Let us solve this at the root of the problem. Not a lot of people actually know what OCD really means. In today’s society, we use the term to describe people that are organized and clean. OCD stands for Obsessive-Compulsive Disorder. OCD is actually a mental illness caused by chemical and functional abnormalities in the brain. It causes a person to have unwanted and repeating thoughts that drive them to do certain actions over and over. It’s like a voice inside your mind blackmailing you. You have to do a certain action or actions or else something bad would happen. This causes the fear and anxiety. It also gets extremely exhausting mentally. You want to live your life normally but you cannot because sometimes, that voice pops in your mind frequently. The actions and the worrying just pile up in your mind. It honestly gets overwhelming. You can either ignore it and cause the worry and anxiety, or you can keep doing these senseless actions to satisfy the worry. So yes, someone’s actions that they have to do could be simple tasks like washing your hands frequently, making sure an area is clean, etc. But there are other actions that can drive a person crazy. For me personally, the major action that I have to do is touch/look at things four times. “Touch that thing four times or else your dog will die. Touch that thing four times or else you will die in your sleep. Flick your lights on and off four times or else you will get in a car accident on the way to school. Look at the front and back of your phone four times or else the screen will crack.” It makes me look crazy when I do it in public, but thankfully I am so used to these thoughts occurring that I have mastered the art of making it unnoticeable.
Whenever I hear this term being thrown around, it just makes me feel uncomfortable. I know the stereotype associated with OCD. I do not get mad at all whenever I hear it. Having it being thrown around, however, causes the meaning to be dug down deeper in a hole away from understanding. Whenever I hear it being thrown around like it is nothing makes me think about my childhood self. OCD has really affected me mentally growing up. It made me become an anxious child. One of the things that I had to do from the voice inside my head was “Say goodbye to your mom before she drops you off to school or else she would die”. My mom would have to look at me and wave every time I would walk inside my class. Sometimes she would be distracted talking to other teachers or parents, and she would not wave back. Those days I spent my time in the counselor's office rather than in class, crying and having anxiety take over. Those days I spent wondering why I was like that instead of being in class and having fun and making friends and actually being a kid. Knowing what I have now is comforting and it has helped me accept it. But as a child I wish I knew what was wrong with me. I wish I had an ally. But instead I was alone with my own thoughts.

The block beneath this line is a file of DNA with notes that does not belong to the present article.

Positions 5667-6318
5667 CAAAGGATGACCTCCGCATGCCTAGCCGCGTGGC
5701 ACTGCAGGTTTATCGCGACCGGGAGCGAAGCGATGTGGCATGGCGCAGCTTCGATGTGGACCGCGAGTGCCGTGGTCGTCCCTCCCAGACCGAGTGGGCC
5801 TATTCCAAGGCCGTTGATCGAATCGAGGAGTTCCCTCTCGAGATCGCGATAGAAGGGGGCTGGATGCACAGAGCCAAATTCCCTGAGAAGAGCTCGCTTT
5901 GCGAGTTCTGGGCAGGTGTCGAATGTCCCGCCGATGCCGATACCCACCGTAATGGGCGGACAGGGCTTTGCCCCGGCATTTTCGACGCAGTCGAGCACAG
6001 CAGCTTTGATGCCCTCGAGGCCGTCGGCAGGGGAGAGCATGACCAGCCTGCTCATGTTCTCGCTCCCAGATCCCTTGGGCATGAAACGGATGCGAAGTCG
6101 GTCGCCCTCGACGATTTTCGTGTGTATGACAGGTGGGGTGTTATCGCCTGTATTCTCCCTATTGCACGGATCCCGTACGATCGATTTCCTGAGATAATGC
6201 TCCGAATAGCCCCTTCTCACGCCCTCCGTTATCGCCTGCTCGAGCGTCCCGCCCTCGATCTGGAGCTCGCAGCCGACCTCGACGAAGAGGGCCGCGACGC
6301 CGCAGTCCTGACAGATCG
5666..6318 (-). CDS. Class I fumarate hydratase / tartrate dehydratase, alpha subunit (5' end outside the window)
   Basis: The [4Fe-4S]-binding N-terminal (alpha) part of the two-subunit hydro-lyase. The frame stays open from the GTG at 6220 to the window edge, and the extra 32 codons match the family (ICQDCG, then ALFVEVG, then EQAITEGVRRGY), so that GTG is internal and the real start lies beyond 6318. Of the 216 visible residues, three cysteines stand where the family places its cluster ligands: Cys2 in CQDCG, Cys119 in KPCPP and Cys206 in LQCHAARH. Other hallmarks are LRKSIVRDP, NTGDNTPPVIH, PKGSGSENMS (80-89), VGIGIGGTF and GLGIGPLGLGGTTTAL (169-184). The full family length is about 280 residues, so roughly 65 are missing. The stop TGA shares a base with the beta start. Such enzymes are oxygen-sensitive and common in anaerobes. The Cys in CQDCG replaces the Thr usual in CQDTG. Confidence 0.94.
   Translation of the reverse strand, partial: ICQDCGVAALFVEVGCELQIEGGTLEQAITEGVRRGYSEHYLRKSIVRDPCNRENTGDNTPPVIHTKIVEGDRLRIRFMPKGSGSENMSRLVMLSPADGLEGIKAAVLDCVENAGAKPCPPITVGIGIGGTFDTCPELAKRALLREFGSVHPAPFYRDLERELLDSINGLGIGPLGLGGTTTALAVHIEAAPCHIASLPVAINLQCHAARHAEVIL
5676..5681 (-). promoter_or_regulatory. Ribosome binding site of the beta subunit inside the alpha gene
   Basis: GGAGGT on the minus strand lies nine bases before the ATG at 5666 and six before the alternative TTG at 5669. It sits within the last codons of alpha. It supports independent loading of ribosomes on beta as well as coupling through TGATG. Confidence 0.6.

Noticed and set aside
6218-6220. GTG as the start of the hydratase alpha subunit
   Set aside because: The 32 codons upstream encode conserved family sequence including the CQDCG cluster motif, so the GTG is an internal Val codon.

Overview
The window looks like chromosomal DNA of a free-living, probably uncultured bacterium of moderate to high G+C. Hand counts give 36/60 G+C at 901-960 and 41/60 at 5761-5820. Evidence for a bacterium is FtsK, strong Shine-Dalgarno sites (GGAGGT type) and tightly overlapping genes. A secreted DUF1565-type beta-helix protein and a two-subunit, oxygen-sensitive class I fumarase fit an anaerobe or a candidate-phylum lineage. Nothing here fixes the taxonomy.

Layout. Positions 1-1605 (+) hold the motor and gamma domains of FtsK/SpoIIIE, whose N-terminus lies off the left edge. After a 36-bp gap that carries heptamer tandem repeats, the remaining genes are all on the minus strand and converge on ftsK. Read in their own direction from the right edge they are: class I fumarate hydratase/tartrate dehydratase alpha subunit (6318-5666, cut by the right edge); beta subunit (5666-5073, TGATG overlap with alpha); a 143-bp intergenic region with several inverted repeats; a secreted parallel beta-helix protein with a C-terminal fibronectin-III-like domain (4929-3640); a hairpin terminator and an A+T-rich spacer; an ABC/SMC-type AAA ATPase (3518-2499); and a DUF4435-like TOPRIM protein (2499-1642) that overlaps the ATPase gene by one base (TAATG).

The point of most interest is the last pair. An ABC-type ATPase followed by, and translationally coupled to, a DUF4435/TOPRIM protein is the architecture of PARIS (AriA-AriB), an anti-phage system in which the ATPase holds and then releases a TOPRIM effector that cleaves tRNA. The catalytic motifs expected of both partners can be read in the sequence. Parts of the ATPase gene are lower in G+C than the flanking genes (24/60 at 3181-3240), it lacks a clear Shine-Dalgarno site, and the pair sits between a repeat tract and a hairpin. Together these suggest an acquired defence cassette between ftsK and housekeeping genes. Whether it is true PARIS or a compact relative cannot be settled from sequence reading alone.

If you have ever used the term OCD to describe yourself, think before you speak. Whenever you feel hungry you would not describe yourself as anorexic. Whenever you do something stupid you would not describe yourself as retarded. It would be frowned upon in public. Those are topics that are touchy and should not be ways to describe yourself. The same goes for OCD. Think about what people with OCD have to go through on a daily basis. Think about the anxiety and fear that gets left out of the equation when people talk about it. Think about the abundance of different ways to describe yourself. Do not make someone’s day with OCD harder. And if you have OCD just know you are not alone. You are loved and accepted. If it gets overwhelming try to take a deep breath and remember you should not have anxiety from that voice in your head. That voice inside your head is only a voice, and it should not stop you from living your life worry free.